In the XX century, the oriental line became most popular in the arts, in philosophy, and even in science. European artists explored the traditional and professional art of the East, oriental elements became popular in fashions, foods and architecture, there was a real boom around the martial arts, and various oriental philosophies captured the minds and imagination of Europeans as if they brought them some entirely new ideas and a different view of the world.
But are those oriental elements so unusual to Europe? Well, they have developed to a greater degree in the East, but their analogs existed in the European tradition as well, and one cannot expect any revelations from the Eastern arts and philosophies, beyond mere shift of attention. The Universe is integrity, and human spirituality, being a part of the world, reflects its integrity despite all the apparent heterogeneity.
Many Western thinkers spoke of the integrity of the world in the XX century, with a reference to various Eastern philosophies. However, there is nothing in the philosophic tradition of the East that could not be found in early European philosophers, and the centuries-old ideas of India, China and Japan were also expressed by Europeans, nearly at the same time, though in a different form and in another context. The ancient Greek myths already pictured the world as a syncretic whole; of the later times, I could mention, for example, the great figures of Pierre Gassendi and Dom Deschamps. I might also refer to the classical universalism of Goethe, and to the romantic philosophy of Hegel. Many interesting ideas can be found in Marxism; unfortunately, they have mostly been expressed as mere side remarks scattered over tons of text, and I don't know any compilation that would agree with the spirit of the originals.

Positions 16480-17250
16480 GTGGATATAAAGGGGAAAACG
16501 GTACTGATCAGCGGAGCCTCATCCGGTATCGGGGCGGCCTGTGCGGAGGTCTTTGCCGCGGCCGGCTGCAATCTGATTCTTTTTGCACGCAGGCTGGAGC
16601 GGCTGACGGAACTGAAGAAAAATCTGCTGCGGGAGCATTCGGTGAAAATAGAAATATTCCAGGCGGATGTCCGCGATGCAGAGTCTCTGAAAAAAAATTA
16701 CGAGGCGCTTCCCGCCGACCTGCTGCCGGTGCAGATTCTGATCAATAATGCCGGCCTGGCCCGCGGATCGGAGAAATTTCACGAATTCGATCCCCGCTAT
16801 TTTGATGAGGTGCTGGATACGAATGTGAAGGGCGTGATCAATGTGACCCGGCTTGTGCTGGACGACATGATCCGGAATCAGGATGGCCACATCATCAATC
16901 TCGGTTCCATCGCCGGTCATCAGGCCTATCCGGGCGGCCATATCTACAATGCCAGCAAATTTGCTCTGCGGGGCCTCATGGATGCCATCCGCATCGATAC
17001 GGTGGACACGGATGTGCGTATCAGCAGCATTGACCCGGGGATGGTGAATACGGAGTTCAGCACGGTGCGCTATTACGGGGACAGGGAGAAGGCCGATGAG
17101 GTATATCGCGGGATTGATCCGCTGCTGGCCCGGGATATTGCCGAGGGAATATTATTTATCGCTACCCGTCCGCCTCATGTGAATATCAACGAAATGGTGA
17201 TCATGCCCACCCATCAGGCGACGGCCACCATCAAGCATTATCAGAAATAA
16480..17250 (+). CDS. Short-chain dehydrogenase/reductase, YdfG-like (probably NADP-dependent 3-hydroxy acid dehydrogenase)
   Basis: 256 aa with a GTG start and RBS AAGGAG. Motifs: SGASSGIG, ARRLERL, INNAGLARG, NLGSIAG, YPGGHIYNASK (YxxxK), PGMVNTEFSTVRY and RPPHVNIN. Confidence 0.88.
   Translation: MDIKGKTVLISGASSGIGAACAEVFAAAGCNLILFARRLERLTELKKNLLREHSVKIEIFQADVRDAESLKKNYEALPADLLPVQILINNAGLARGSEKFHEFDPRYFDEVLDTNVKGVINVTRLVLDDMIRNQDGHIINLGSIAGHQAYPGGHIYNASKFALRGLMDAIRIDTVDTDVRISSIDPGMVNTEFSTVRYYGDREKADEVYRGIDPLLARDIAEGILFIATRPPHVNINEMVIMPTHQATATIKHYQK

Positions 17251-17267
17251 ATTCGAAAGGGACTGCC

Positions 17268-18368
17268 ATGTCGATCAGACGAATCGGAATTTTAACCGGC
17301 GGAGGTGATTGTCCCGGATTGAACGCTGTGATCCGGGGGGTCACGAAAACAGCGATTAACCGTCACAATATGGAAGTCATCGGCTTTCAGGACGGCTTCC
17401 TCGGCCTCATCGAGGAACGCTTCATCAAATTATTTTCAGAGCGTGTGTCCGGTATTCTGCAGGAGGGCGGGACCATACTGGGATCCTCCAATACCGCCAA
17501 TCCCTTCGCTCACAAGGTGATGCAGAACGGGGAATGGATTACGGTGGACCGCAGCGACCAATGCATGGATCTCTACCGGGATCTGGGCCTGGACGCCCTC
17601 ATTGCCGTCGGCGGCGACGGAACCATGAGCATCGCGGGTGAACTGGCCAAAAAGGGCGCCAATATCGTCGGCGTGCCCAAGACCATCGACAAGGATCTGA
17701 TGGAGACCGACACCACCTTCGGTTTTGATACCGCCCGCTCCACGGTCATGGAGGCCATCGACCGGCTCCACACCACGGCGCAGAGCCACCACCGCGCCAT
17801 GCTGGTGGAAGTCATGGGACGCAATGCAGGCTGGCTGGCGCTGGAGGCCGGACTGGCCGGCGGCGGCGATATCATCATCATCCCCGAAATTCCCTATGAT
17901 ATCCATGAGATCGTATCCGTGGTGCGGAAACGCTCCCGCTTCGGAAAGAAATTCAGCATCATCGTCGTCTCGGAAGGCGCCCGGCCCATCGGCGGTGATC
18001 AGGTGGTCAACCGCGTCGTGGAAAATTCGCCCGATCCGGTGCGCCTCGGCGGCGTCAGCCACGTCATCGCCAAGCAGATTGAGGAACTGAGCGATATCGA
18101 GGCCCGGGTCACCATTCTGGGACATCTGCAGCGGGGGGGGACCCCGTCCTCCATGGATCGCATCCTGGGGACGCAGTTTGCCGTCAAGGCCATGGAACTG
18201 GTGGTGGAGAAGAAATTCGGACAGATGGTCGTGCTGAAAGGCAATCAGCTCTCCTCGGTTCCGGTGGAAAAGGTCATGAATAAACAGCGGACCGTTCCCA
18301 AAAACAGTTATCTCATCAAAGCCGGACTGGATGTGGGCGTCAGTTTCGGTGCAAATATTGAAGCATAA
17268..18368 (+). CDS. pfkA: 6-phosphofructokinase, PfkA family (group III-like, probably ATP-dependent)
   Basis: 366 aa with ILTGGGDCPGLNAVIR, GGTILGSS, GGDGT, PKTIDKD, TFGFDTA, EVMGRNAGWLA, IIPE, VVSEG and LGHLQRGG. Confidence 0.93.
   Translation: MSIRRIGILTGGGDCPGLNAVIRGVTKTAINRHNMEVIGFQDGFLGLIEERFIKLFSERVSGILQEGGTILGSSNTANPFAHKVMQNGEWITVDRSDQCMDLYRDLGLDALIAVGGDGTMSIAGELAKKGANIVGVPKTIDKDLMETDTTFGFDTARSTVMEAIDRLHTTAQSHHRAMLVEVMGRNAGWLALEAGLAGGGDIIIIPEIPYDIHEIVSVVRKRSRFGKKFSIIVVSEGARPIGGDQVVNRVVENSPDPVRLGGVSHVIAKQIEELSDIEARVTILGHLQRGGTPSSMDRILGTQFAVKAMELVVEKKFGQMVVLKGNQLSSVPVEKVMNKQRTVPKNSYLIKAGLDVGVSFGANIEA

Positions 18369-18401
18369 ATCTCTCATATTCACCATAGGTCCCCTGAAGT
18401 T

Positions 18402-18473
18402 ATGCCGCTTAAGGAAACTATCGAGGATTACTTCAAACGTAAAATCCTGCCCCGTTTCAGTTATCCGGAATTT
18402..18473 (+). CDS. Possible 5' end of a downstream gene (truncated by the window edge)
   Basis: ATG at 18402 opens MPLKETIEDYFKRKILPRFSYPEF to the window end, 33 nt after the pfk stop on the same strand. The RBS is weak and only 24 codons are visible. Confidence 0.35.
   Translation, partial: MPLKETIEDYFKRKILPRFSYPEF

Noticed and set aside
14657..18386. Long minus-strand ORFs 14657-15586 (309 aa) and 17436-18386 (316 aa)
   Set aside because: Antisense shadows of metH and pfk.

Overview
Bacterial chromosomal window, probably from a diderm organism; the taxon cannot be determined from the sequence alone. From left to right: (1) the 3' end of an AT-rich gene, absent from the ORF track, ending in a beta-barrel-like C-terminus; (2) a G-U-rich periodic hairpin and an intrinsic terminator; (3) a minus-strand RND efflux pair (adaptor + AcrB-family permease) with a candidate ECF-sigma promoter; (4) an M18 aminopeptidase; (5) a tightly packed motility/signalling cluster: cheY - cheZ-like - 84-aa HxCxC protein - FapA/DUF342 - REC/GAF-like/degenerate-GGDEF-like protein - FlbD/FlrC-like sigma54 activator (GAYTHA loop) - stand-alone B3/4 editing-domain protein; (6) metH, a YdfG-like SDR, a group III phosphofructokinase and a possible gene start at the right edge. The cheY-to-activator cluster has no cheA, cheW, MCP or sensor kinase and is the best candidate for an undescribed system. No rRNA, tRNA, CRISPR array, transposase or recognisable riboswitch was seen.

Recent discoveries in the theory of scale formation indicate that all the arts follow the same sequence of stages in their development, which can be described in a universal way comprising both the European and non-European lines.